Human land-use effects on species populations are minimized in protected areas and population changes can thus be more directly linked with changes in climate. In this study, bird population changes in 96 protected areas in Finland were compared using quantitative bird census data, between two time slices, 1981–1999 and 2000–2009, with the mean time span being 14 years. Bird species were categorized by distribution pattern and migratory strategy. Our results showed that northern bird species had declined by 21 per cent and southern species increased by 29 per cent in boreal protected areas during the study period, alongside a clear rise (0.7–0.8°C) in mean temperatures. Distribution pattern was the main factor, with migratory strategy interacting in explaining population changes in boreal birds. Migration strategy interacted with distribution pattern so that, among northern birds, densities of both migratory and resident species declined, whereas among southern birds they both increased. The observed decline of northern species and increase in southern species are in line with the predictions of range shifts of these species groups under a warming climate, and suggest that the population dynamics of birds are already changing in natural boreal habitats in association with changing climate.
Species ranges are expected to move latitudinally polewards because of climate change towards higher temperatures . Consequently, communities and species in northern boreal and arctic regions may face particular risk from climate change . In a comprehensive climate envelope modelling study, the mean range centroid of 431 bird species was predicted to move 258–882 km northwards by 2070–2099 in Europe . The protected area (PA) network is a basic means of adaptation to climate change, because many species are already threatened by intensive human land use, causing habitat loss. However, changes in local species populations may be inevitable also in PAs, on account of the severity of the projected climate change, though little is yet known of these trends.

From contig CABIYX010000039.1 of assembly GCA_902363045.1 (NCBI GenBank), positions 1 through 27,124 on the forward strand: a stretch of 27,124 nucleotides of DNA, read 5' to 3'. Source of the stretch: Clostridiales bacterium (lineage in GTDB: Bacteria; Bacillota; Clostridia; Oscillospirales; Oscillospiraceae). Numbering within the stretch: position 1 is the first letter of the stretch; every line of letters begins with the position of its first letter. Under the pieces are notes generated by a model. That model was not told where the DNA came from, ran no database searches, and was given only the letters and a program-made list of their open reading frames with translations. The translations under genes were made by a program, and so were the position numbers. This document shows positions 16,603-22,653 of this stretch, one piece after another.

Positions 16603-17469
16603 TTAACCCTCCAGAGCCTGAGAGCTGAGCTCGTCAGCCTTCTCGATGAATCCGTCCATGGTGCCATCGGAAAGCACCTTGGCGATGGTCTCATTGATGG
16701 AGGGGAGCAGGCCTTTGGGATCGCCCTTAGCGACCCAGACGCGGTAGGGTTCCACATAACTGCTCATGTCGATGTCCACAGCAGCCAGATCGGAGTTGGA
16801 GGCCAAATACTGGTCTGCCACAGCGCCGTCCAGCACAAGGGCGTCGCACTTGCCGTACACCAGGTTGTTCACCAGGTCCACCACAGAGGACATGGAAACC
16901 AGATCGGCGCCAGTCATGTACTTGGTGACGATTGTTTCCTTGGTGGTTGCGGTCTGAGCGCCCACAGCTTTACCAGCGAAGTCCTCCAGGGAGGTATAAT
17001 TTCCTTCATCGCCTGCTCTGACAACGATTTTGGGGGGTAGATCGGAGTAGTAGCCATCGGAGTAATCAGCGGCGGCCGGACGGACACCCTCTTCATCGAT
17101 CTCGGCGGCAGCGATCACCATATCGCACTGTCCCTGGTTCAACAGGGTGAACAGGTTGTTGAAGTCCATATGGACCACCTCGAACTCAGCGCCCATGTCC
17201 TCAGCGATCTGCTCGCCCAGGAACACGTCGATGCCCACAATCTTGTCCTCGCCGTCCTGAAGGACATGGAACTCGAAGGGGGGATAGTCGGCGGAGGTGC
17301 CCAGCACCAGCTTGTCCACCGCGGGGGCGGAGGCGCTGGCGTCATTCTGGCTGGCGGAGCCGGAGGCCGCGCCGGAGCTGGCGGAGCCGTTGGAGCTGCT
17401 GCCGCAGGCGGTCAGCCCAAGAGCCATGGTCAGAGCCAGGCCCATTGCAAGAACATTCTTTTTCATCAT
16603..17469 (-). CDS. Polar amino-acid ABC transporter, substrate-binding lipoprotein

This paper examines bird population changes in a boreal PA network in northern Europe. We compare population densities in PAs as assessed through large-scale quantitative censuses in Finland in 1981–1999 and in 2000–2009. We investigate whether population changes of possibly receding northern and extending southern species are already observable in PAs, which provide the benefit that the environment has changed less than in unprotected areas elsewhere. Migratory strategy may be an important life-history characteristic for adaptation to climate change . To assess whether such differences are visible in northern birds, we also studied population changes of different migratory groups.
2. Material and methods
(a) Protected areas